When children feel heard and understood they are more likely to talk to you about how they are feeling. It is helpful to summarize what you are hearing them say back to them to ensure you are fully understanding the what they are going through, “I can see you are frustrated by that.” Help them name the emotions they are experiencing, so they can process the situation.
Avoid Minimizing Their Issues
Show your child that you value what they are going through. Sometimes an issue that may seem small from an adult perspective is a big deal to a child or teenager. Avoid telling your child their situation is not important or they are overreacting. Instead, ask them why the issue is important. Help them plan how to resolve the issue by looking at the good and bad of the situation.
Honor your child’s strengths and help them through the challenges they will face. Help them to understand that each person has their own abilities that make them unique. Avoid comparing them to their siblings or friends. Saying their sibling did not have this problem can cause your child to shut down and feel resentful. Rather, focus on the unique characteristics they have.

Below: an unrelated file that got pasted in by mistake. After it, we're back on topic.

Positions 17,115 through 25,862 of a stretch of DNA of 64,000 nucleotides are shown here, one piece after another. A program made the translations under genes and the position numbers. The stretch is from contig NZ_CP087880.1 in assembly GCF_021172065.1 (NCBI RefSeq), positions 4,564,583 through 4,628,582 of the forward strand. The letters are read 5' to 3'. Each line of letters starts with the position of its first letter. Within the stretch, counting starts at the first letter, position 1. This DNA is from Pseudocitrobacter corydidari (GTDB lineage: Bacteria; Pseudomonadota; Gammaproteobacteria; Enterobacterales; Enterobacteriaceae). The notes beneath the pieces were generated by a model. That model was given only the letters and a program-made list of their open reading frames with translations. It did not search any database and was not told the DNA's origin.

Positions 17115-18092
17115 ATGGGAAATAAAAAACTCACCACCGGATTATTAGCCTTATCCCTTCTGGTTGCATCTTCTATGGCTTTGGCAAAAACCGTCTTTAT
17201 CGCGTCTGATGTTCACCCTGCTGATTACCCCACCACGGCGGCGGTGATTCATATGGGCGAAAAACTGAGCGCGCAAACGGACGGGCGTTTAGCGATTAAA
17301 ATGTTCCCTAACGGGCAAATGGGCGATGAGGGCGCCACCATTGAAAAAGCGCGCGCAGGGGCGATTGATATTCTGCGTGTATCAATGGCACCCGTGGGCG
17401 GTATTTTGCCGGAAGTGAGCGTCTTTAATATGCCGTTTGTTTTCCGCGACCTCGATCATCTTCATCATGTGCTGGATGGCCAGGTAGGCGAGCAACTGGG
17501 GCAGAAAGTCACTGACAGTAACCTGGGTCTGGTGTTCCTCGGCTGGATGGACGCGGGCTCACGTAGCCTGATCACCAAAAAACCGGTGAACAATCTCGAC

Model and Teach Looking at A Situation From Different Perspectives
Teaching children to look at the perspectives of others is a skill that is important for friendships and working with others. Ask your child “How do you think that made them feel?” “What does their face/body show you about how they are feeling?” “What do you think could make things better?”
Know How You Will Respond
There may be situations where you regularly battle with your child. If you know your child regularly acts a certain way about an issue, plan your response. Determine how you and your child will remain calm and not make the situation worse by creating IF-THEN plans together with your child.